Nate Berg is a freelance reporter and a former staff writer for CityLab. He lives in Los Angeles.
The compactness of cities may not be a determining factor when it comes to energy use.
One need not look far to find a passionate argument that the compact city is the green city. Having more people in a smaller area results in less energy use for transportation purposes, lower greenhouse gas emissions, and greater efficiencies in the use of various resources. Cramming more people into a smaller space makes our cities more sustainable. Or does it? New research published in the spring issue of the Journal of the American Planning Association finds that – unlike today's dominant narrative of the green city – urban form may actually have very little impact on energy use and other measures of sustainability.
Researchers from the universities of Cambridge, Newcastle, and Leeds looked at three English metropolitan areas of various sizes and ran them through computer models that imposed three different urban forms over the course of 30 years. Each area was modeled as a hyper-dense city with tight restrictions on land use, an urban growth boundary and prioritized transit development, a sprawling, market-driven urban form that had few restrictions on land use, and a middle ground based on English new towns, or those planned suburban-style developments on the outskirts of larger cities. Each urban form – compaction, dispersal, expansion – was modeled on the three areas between the years 2001 and 2031 and evaluated on the basis on 26 different measures of sustainability – from pollution levels to degradation of water systems to the energy consumption of buildings and people. The models showed only very slight differences between the three urban forms.
"To our surprise, if you compare the compact form versus the current trend, the difference in reduced transport by automobile is very minor. And if you allow the city to expand, the increase in the use of the car is only marginal," says Marcial Echenique, a professor at the University of Cambridge Department of Architecture and one of the authors of the report. "If you make the city more compact, it doesn't mean that people will abandon their car. Only 5 percent of people abandon the use of the car. Ninety-five percent carries on using the car, which means there are more cars on the same streets, therefore there is much more congestion and therefore there is much more pollution and no great increase in the reduction of energy."
Echenique says he and his team have been working on this research for about 4 or 5 years, and continued modeling and analysis has only backed up their findings.
"We are not very convinced of the idea that compacting cities will make very much difference in terms of environmental quality. But it will have severe consequences in terms of economics and social issues," Echenique says.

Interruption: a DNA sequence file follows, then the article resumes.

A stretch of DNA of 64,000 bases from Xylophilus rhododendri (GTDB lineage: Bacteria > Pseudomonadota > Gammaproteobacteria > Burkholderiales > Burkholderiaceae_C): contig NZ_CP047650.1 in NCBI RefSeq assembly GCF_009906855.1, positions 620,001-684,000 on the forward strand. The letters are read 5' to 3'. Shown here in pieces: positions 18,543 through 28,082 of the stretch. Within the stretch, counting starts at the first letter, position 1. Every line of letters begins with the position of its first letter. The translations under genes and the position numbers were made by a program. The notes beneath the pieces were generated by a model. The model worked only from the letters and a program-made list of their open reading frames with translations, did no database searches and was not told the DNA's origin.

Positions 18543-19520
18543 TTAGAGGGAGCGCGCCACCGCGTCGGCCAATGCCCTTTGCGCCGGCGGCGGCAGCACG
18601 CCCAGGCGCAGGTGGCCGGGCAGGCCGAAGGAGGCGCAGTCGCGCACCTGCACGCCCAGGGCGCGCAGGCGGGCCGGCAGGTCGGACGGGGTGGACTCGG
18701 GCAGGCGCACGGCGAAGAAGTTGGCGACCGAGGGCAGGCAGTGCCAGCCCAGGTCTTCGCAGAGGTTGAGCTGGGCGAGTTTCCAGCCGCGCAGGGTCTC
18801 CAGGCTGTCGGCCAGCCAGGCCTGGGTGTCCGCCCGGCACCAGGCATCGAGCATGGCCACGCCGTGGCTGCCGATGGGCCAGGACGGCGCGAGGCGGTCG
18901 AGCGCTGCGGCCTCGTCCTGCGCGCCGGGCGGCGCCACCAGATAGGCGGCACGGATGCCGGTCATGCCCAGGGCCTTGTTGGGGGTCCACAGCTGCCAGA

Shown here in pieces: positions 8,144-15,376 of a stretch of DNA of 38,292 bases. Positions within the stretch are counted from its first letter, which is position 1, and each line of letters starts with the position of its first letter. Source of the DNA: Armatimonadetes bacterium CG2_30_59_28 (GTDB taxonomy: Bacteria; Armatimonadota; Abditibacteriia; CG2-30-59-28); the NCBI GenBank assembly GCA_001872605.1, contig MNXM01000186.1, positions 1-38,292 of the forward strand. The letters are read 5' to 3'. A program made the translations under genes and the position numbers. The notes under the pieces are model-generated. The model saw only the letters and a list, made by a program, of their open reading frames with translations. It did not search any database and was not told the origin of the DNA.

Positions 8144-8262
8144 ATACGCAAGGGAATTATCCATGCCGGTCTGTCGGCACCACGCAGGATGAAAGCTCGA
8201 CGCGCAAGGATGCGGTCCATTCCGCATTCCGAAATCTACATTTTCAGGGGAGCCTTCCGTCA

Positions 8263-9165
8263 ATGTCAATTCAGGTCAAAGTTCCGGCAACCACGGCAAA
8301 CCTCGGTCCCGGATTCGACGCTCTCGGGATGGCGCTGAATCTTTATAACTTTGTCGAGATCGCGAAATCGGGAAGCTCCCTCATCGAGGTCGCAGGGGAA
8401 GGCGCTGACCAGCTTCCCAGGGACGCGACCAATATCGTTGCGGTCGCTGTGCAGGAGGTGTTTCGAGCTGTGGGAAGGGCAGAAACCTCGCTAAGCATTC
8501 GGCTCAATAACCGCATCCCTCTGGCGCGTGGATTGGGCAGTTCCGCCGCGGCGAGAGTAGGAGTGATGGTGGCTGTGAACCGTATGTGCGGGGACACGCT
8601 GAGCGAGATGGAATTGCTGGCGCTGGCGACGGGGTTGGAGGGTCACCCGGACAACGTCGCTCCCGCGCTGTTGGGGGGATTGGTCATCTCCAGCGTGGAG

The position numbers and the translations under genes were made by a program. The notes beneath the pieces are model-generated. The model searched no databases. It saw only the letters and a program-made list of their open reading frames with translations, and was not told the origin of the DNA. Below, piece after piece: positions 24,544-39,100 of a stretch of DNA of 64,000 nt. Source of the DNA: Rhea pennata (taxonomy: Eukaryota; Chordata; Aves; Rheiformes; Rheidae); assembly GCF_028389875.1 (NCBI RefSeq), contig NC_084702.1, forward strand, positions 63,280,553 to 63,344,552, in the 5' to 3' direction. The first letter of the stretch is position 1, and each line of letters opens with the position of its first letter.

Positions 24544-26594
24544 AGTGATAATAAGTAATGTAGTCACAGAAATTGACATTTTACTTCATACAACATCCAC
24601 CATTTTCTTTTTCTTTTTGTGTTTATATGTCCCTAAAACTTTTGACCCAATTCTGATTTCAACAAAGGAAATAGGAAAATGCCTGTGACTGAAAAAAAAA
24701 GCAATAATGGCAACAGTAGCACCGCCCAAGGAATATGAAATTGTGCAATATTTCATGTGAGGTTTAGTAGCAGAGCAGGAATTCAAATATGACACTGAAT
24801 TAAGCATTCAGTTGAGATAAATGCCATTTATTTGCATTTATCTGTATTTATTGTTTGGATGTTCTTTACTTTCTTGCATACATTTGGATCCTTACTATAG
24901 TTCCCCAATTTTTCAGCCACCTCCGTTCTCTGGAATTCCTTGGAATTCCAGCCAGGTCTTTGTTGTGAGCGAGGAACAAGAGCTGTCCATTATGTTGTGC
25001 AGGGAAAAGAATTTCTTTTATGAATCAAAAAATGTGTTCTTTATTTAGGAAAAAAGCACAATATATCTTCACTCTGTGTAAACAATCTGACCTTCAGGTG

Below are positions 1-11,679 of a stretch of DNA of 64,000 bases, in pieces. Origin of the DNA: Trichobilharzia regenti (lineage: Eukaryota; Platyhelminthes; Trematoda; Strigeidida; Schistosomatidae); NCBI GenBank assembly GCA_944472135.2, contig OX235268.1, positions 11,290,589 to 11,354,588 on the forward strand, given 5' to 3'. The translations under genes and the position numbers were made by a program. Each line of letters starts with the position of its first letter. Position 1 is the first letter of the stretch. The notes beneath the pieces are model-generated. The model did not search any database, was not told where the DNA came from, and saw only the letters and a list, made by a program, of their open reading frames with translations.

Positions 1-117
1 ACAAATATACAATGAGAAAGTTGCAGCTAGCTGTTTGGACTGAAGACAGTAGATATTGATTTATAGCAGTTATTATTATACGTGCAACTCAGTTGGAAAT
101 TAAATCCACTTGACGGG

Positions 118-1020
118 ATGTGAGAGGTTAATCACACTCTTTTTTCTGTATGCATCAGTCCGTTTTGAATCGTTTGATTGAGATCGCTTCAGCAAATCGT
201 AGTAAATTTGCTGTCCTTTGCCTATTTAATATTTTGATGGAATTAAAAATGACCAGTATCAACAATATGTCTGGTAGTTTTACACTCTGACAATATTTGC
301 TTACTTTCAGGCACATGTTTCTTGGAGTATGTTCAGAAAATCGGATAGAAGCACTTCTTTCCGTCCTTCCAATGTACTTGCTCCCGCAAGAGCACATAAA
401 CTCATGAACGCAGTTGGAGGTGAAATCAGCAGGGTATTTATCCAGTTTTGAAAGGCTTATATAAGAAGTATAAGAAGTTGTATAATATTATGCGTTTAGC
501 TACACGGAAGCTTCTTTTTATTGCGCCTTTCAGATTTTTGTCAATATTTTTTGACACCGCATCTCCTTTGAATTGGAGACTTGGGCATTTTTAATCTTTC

Of particular concern for these researchers is that restricting development to only high-density, urban locations could greatly increase the cost of land and housing, causing both the cost of living and the cost of doing businesses to skyrocket. Echenique worries this will cause cities to become less competitive over the long term.
In terms of reducing the environmental impacts of human development and lifestyle, Echenique says his numbers indicate that we might be better off focusing our effort on improving technology and energy efficiency. He says we'll have a much better chance of reducing the negative impacts of modern living by focusing on automobile technology and reduced energy usage in buildings. He and his team are currently working on research on the effectiveness of focusing on the technology side. Results are expected to publish later this year.
"We believe that we can reduce by 50 percent or more the use of energy in a fairly short time, within the next 20 years or so," he says. "It's much more effective than compacting or dispersing cities, because there's only a five percent difference either way."
Echenique argues and his research indicates that greater gains can be achieved by making more efficient cars or better insulation for buildings than by trying to reshape the urban landscape.
"Technology offers a much better future than trying to constrain behavior of the market," he says.
The result of this work will likely be somewhat frustrating for urban boosters arguing for an increased emphasis on density and city living. Echenique recognizes that urbanization is underway, especially in developing countries, and that density will likely be the development paradigm in many of these places. But he also observes that urbanization is happening on a metropolitan scale, and that means development is occurring at a variety of densities within a region. Valuing one over the others as the sustainable model is unwise, he argues. He says this research shows that creating sustainable places has little to do with what they look like and far more to do with their energy use.
Top image: A man carries a baby as he walks to his house in an area where old residential buildings are being demolished to make room for new skyscrapers in downtown Shanghai. Credit: Aly Song / Reuters